Here goes...

Dracula : Bela Lugosi

This required no thought at all. And as you read the words “Bela” and “Lugosi” next to the word “Dracula”, you, kind reader, most likely thought the very same thing. Granted, Max Schreck of Nosferatu was the scariest Dracula, Frank Langella of the 1979 version was the sexiest, and Christopher Lee was the actor who played the count more often than anyone else. But everything you think of when you hear the name “Dracula” can be traced directly to Bela: the thick accent, the intense eyes, the cape and medallion. Even the sexiness, although Lugosi may not quite embody contemporary concepts of sexiness the way that teenager in that crappy movie about crappy teenage vampires does. And though modern audiences sometimes accuse his classic performance of being too mannered, it is a great performance. He’s commanding, yet at times, rather genial. And if Dracula was the most unapologetically evil and least conflicted of the classic Universal Monsters, Bela’s affecting delivery of “To die, to be really dead, that must be glorious! … There are far worse things awaiting man than death” suggests that even he realizes vampirism is not all it’s cracked up to be. Lugosi is Dracula to the degree that every other serious Dracula film feels lacking simply because the master is not present.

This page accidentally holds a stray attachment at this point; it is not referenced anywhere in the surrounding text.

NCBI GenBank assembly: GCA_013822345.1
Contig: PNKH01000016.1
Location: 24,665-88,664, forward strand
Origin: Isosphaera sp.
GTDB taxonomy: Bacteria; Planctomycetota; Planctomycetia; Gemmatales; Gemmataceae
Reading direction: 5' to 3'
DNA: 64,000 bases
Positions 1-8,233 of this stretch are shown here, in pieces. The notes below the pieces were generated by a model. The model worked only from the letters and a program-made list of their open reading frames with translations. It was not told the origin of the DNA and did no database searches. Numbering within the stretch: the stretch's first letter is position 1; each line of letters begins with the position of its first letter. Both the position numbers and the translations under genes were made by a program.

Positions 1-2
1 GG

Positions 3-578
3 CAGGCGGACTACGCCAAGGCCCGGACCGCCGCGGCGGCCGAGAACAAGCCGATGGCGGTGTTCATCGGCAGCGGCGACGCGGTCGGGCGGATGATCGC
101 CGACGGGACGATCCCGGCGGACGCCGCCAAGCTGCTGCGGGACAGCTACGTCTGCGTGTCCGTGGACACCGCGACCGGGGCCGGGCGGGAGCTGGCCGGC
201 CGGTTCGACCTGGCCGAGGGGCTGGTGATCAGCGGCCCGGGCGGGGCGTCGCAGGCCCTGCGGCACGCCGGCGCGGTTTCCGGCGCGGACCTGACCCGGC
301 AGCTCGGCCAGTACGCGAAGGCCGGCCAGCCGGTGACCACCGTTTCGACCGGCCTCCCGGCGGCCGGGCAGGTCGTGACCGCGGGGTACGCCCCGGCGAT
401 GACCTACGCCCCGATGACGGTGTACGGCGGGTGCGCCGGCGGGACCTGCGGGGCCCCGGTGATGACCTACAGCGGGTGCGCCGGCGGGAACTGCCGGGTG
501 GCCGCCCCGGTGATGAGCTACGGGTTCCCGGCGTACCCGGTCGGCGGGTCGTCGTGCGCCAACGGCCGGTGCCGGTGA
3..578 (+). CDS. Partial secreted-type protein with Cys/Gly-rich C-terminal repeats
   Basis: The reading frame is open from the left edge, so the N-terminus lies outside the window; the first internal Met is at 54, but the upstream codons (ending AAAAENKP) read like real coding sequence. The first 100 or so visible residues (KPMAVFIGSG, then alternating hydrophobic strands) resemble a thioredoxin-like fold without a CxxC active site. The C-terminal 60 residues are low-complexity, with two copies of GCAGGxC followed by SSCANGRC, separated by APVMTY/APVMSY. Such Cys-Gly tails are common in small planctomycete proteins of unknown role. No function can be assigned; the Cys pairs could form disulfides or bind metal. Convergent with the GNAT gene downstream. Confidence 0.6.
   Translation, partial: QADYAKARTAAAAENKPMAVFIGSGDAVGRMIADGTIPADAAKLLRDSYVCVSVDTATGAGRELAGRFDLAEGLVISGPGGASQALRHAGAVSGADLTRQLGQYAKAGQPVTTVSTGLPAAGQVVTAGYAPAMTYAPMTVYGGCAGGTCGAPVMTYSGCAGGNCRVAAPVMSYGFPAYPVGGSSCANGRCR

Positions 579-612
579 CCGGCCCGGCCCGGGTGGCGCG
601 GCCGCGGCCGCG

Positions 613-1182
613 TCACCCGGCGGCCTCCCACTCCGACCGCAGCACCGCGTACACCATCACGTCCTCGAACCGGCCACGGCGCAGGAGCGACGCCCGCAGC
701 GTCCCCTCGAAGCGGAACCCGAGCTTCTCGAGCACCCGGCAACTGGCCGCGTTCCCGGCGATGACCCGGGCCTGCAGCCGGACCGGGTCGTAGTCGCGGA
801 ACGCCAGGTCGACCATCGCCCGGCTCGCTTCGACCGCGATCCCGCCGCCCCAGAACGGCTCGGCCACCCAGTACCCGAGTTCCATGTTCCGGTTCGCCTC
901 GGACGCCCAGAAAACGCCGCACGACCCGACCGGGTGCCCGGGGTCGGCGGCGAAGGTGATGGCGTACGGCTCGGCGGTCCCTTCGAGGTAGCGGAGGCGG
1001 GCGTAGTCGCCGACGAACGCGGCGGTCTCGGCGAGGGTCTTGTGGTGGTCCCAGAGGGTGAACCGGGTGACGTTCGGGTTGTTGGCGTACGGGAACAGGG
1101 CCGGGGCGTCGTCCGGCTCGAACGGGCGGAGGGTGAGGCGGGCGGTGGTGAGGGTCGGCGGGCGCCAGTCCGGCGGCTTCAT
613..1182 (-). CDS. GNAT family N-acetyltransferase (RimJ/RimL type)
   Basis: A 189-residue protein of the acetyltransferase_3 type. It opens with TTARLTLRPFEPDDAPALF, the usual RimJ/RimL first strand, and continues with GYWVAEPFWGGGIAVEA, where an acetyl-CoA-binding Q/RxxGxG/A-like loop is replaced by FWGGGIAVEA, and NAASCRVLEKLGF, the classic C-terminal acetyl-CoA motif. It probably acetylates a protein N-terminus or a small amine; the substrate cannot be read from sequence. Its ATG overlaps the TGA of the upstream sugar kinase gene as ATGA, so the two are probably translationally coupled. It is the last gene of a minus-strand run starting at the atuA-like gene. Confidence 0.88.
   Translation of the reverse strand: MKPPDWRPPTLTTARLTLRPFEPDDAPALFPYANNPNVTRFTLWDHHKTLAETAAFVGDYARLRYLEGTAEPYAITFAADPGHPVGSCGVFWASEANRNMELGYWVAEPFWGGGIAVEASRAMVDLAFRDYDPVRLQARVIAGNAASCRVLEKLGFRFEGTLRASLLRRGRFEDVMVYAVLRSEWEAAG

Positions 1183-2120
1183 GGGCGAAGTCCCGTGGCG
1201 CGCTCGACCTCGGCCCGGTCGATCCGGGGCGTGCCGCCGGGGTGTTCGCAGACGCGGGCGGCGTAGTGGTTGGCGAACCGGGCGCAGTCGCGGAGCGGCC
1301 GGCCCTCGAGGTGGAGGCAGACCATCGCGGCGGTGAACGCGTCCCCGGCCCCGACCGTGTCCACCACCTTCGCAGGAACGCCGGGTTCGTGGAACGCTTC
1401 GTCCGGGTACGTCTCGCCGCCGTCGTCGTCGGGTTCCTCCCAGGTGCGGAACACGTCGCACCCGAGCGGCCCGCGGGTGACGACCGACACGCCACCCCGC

Renfield : Dwight Frye

There have been some memorable Renfields— particularly Tom Waits in the generally shitty 1992 version (more on that below) and Klaus Kinski, who did his own bug-eating stunts in the 1970 one,— but Dwight Frye in Tod Browning’s film is as iconic in his role as Lugosi is as the count. His mad eyes, his inimitable lock-jawed cackle, his hunched posture as he rivetingly describes a vision in which Dracula presented him with a squirming sea of rats. Even before Renfield goes mad, Frye is a colorful presence, expressing freaked fear as he gets Dracula to sign the paperwork on Carfax Abbey. But it’s that image of him peering from the shadows of a ship’s hull, crazy and hungry, that is the most haunting in Browning’s film.